With only two steps, it promises to be fast, cheap and easy. First, a doctor gives a patient an injection. Later, the patient urinates on a special strip of paper. The paper will change color if a disease is present.
“It works exactly the same as a pregnancy test,” Andrew Warren told Science News. A biomedical engineer at the Massachusetts Institute of Technology, in Cambridge, his group helped design the new test along with researchers at the University of Minnesota in Minneapolis. So far, the test has been used only with laboratory mice.
But other researchers praise the test for its simple and smart approach.
A paradigm (PAIR uh dime) is an idea or theory about how something should be done, made or even thought about. Andres Martinez describes the new test as “brilliant work — a totally different paradigm for detecting disease.” A chemist at California Polytechnic State University in San Luis Obispo, Martinez was not involved in creating the new test.
One common type of diagnostic test looks for any telltale molecules that a sick person’s body naturally releases into the blood. Not this new test. It instead relies on synthetic molecules. It also takes advantage of existing knowledge about the behavior of cancer and a disorder called thrombosis. Thrombosis causes blood clots and often gets worse with heart disease.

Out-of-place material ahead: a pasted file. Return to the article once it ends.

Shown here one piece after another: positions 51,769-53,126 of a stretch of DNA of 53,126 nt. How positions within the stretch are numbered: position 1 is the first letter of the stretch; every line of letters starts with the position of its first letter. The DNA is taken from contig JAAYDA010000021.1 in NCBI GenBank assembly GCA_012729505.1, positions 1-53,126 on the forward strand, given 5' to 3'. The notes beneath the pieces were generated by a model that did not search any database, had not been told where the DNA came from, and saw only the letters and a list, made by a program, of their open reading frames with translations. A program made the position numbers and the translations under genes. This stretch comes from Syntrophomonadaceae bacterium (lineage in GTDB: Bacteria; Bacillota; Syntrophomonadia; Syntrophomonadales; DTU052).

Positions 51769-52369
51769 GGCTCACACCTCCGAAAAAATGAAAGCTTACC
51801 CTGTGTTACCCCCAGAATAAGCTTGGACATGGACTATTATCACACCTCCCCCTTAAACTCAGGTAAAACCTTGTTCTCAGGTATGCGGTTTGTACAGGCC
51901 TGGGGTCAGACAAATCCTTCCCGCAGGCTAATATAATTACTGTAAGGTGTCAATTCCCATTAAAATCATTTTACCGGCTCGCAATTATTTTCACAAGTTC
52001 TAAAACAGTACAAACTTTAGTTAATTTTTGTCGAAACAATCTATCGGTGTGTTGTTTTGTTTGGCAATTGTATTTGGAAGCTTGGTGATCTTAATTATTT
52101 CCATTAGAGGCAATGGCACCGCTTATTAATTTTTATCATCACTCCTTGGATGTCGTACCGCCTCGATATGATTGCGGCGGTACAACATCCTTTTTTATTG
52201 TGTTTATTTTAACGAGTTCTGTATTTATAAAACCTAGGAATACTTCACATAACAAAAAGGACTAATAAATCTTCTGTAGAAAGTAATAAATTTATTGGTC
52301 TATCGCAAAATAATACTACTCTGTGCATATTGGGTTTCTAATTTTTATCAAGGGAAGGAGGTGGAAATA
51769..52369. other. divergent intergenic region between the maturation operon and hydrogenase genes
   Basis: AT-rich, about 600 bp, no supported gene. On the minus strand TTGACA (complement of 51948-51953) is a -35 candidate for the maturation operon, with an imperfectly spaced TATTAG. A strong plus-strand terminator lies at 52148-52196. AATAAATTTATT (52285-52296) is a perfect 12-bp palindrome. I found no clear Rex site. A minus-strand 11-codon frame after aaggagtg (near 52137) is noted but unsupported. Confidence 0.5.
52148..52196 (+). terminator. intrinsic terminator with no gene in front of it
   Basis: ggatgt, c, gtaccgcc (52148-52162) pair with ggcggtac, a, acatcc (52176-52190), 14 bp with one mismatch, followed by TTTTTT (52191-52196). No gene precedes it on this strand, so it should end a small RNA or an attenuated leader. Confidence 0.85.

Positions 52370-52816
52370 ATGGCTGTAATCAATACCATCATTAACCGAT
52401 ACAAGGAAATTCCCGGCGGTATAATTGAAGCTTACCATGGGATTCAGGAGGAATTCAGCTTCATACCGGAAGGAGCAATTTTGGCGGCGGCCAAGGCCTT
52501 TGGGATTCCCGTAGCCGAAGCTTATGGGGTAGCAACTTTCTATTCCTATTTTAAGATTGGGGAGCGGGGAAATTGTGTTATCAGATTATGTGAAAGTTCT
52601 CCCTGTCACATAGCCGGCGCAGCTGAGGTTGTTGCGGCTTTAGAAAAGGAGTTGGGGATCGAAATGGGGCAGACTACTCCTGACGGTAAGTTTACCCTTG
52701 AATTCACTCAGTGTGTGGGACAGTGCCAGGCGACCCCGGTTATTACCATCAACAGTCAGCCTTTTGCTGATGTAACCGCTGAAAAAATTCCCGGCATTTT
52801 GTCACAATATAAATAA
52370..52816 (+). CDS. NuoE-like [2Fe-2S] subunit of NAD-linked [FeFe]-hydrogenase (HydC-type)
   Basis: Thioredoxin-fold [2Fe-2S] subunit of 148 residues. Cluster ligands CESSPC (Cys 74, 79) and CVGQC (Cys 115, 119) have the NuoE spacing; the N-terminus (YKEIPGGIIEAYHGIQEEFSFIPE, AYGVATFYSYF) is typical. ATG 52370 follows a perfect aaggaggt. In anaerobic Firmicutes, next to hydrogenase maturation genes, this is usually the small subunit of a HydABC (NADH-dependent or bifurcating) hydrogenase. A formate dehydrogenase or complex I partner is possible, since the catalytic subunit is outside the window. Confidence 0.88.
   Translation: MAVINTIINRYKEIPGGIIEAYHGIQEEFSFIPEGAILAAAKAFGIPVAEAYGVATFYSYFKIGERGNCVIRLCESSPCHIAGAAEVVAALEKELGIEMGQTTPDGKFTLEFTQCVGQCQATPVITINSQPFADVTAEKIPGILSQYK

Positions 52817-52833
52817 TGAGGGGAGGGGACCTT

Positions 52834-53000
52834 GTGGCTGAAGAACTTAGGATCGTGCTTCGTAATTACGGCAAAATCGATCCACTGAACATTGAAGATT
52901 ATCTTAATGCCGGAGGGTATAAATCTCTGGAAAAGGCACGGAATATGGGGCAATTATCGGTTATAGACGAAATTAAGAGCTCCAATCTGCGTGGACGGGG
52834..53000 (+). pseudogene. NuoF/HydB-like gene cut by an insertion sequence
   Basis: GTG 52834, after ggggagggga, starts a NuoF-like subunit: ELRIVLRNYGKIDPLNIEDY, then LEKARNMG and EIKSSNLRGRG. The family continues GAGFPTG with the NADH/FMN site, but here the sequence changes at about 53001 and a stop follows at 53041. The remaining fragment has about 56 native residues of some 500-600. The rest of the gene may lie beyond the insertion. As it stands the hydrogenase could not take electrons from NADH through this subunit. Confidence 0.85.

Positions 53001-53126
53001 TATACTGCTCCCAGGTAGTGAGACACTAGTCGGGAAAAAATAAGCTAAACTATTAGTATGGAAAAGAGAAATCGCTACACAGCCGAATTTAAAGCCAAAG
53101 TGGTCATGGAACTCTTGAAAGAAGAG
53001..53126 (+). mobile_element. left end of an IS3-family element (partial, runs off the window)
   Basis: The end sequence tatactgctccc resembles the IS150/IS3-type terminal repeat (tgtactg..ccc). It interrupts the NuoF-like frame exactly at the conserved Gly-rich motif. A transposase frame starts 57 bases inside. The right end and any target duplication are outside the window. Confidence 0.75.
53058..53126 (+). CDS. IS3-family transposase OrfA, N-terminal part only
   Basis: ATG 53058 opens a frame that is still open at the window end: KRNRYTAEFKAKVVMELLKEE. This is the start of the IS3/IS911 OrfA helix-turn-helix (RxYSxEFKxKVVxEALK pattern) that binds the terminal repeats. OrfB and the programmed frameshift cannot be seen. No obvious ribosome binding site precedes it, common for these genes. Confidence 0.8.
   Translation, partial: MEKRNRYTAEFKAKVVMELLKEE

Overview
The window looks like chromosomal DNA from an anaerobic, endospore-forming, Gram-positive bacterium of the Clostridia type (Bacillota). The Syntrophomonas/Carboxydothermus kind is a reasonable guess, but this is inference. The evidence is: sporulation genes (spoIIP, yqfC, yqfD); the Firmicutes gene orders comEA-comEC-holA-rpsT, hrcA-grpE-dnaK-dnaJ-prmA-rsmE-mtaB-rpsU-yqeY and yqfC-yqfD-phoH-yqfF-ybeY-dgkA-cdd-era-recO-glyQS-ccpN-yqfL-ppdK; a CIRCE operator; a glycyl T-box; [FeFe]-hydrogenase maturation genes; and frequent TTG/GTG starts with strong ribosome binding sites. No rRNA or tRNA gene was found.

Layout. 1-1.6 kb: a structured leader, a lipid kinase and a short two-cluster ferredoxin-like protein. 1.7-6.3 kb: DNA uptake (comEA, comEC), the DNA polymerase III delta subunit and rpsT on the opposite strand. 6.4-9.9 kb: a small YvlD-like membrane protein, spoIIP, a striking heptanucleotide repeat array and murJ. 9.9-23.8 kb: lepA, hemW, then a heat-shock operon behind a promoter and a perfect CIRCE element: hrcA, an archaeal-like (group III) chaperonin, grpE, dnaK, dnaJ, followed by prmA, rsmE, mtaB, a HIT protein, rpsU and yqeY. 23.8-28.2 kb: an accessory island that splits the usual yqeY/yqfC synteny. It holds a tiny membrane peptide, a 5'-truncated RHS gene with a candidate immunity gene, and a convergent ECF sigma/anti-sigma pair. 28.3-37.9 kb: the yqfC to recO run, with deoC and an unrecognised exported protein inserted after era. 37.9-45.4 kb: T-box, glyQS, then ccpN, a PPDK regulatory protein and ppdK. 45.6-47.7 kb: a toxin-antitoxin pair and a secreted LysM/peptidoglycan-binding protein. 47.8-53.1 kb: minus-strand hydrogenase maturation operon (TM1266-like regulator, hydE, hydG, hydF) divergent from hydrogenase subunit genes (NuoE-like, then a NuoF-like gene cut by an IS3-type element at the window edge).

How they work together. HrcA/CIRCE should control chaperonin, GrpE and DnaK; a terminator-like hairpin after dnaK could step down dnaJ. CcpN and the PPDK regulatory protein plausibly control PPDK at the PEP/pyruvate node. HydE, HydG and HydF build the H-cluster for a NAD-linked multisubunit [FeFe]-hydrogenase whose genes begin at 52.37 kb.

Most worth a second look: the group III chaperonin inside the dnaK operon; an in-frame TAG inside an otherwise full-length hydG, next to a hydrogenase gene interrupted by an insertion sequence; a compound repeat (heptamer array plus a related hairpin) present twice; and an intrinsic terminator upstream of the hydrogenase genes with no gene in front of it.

The researchers knew that both diseases rely on proteases (PRO tee AY sis). These chemicals act like tiny scissors. In the case of cancer, they snip through proteins to clear the way for growing tumors. In thrombosis, proteases help turn on a chain reaction that can end up forming blood clots. The new test relies on the snipping behavior of proteases. It puts them to work on synthetic molecules injected into the body.
In the first part of the test, doctors inject nanoparticles shaped like little fuzzy worms into a patient’s blood. (A nanometer is one-billionth of a meter. These nanoparticles were mostly between 50 and 80 nanometers long.) The main “body” of each particle consists of tiny balls of rust. Then the researchers coated each particle’s body with a “fur” made from proteins.
The idea is to see whether the injected nanoparticles, as they circulated through the bloodstream, encountered the specific types of proteases associated with some particular disease. Those proteases would set to work snipping away at the protein fur. Once cut free, those protein fragments float freely through the body. Eventually, the body would excrete them in urine.
The second part of the test relies on a type of paper that can detect those released “fur” bits in urine. The paper contains special molecules that grab the protein bits. Adding a special solution to the paper highlights their presence by causing a red line to appear.